3. LGBT College Students Are at Higher Risk for Depression and Suicidal Ideation: According to a new study, queer and transgender students experience depression and consider suicide at a rate four times higher than their heterosexual and cisgender peers. Researchers conducted a meta-analysis based on data from seven national student surveys representing nearly 90,000 LGBTQ students at 902 colleges and universities across the country. The analysis found that 17 percent of queer students and 20 percent of trans students reported self-injury over the past year, compared to only about 5 percent of heterosexual and cis-gendered students. And 22 percent of queer students and 25 percent of trans students reported having seriously considered suicide during the previous year, three times the rate of heterosexual (8 percent) and non-transgender peers (9 percent). Queer and trans students reported being so depressed that it hindered their ability to function at a rate twice that reported by heterosexual and non-transgender peers. Maren Greathouse, director of the Tyler Clementi Center at Rutgers-New Brunswick who spearheaded the project said, “We’ve known that queer and transgender students suffer from depression and anxiety, but we’ve never had a nationwide sample of this size or such a diverse mix of public and private/religious schools. This finding was consistent across all datasets. This shows that this is not just a problem in rural America, it’s a problem everywhere.”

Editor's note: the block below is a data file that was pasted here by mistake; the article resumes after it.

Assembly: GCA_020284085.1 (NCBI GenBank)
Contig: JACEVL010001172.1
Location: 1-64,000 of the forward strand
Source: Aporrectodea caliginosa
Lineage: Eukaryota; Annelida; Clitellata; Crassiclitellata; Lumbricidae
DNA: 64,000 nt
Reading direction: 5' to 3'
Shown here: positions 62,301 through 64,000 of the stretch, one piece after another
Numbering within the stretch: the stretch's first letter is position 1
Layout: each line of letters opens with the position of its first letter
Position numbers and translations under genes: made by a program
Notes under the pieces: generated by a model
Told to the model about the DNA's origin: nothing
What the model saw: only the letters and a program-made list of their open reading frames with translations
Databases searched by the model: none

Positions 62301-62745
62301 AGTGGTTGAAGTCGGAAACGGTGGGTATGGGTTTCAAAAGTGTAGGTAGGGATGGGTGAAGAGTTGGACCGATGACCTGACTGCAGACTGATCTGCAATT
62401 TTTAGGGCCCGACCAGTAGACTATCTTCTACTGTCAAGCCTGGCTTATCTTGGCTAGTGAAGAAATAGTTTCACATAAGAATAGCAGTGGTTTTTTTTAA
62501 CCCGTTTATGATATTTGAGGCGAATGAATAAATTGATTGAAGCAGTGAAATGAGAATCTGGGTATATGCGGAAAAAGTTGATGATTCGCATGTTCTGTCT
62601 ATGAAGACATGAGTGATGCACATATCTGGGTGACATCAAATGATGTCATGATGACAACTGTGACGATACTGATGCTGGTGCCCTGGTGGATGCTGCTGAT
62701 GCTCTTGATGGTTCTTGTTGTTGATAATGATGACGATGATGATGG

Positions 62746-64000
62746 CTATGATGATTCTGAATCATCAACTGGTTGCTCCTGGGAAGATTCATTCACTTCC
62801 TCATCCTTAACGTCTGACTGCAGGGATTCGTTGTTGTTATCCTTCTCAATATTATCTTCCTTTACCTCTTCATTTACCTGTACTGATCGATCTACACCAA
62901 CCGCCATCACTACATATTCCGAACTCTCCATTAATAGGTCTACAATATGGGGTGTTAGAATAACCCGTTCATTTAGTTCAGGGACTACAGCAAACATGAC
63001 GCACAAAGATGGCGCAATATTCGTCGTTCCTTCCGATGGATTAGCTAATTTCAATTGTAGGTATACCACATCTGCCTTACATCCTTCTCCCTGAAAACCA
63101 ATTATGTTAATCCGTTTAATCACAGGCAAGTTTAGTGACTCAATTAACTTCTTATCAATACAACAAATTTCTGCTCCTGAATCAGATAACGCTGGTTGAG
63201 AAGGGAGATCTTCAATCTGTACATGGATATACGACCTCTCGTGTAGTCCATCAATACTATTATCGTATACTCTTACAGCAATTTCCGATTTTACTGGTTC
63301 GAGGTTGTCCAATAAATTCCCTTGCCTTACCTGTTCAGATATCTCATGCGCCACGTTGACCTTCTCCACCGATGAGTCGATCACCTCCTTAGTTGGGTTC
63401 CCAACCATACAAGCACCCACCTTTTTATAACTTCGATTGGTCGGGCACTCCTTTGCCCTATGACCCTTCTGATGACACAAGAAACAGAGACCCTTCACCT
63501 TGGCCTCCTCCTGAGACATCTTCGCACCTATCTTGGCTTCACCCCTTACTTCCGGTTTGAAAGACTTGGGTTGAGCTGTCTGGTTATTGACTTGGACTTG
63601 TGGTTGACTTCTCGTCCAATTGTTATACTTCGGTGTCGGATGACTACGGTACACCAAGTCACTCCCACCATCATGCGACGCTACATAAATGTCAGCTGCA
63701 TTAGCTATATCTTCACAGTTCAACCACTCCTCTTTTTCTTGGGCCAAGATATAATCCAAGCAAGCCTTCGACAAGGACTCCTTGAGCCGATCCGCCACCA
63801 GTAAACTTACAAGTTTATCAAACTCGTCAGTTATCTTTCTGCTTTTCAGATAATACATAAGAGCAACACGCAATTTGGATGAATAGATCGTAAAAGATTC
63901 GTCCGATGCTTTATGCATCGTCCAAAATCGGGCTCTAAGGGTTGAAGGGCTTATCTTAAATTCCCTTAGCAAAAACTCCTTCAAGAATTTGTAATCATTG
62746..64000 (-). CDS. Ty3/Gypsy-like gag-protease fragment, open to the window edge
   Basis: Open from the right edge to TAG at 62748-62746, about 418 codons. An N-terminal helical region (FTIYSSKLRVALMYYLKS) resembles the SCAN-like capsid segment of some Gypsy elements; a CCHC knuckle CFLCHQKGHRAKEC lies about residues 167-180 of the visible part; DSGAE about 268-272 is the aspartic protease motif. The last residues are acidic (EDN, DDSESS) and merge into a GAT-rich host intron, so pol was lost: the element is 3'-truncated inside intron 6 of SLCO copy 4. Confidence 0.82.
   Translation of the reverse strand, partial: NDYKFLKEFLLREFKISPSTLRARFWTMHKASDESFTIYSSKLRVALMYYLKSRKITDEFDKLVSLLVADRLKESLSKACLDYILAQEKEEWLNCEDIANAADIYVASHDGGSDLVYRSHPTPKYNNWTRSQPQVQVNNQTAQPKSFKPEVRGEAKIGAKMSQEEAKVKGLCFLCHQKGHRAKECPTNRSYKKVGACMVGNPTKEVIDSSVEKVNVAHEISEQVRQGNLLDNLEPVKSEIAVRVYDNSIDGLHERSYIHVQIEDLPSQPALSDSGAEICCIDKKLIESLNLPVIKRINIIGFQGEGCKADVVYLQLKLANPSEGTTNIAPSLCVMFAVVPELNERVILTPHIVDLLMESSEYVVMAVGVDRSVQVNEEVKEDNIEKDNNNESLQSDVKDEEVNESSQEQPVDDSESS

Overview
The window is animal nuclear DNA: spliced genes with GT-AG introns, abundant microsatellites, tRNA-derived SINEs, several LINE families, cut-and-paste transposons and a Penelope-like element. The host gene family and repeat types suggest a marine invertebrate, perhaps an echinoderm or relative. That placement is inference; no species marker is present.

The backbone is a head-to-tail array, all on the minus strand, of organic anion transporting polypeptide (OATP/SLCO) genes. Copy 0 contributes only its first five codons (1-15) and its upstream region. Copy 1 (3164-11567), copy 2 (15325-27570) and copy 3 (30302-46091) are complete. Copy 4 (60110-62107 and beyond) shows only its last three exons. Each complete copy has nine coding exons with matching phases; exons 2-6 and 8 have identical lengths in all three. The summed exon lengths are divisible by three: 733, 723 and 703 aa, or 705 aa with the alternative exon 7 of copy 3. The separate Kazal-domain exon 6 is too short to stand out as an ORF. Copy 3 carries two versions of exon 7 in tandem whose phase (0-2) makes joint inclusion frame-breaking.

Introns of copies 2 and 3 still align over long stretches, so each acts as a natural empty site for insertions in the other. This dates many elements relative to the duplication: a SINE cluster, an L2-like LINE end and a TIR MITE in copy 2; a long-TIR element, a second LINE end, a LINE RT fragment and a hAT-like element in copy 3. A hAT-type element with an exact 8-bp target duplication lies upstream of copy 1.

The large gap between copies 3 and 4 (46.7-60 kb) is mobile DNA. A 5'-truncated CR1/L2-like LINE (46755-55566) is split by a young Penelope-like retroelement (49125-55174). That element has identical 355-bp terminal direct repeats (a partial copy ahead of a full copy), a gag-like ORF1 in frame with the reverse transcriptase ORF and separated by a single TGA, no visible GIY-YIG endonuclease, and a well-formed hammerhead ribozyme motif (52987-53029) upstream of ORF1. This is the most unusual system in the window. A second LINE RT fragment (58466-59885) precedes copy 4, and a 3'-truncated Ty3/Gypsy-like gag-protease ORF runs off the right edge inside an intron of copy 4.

4. Self-Compassion Can Reduce Suicidal Behavior in College Students: A recent study published in the Journal of American College Health examines the association between self-compassion and suicidal behavior among college students, and the roles that depression and wellness behavior play in the relationship between the two. The study authors theorized that a lack of self-compassion and failure to practice basic health behaviors among college students places them at higher risk for suicidal behavior. The study found an association between self-compassion and lower risk of suicidal behavior. Researchers determined that self-compassion protects against suicidal behavior due, in part, to reduced depressive symptoms and practice of wellness behaviors. They concluded that strategies promoting self-compassion and wellness behavior can be successful in reducing suicidal behavior and ideation among college students.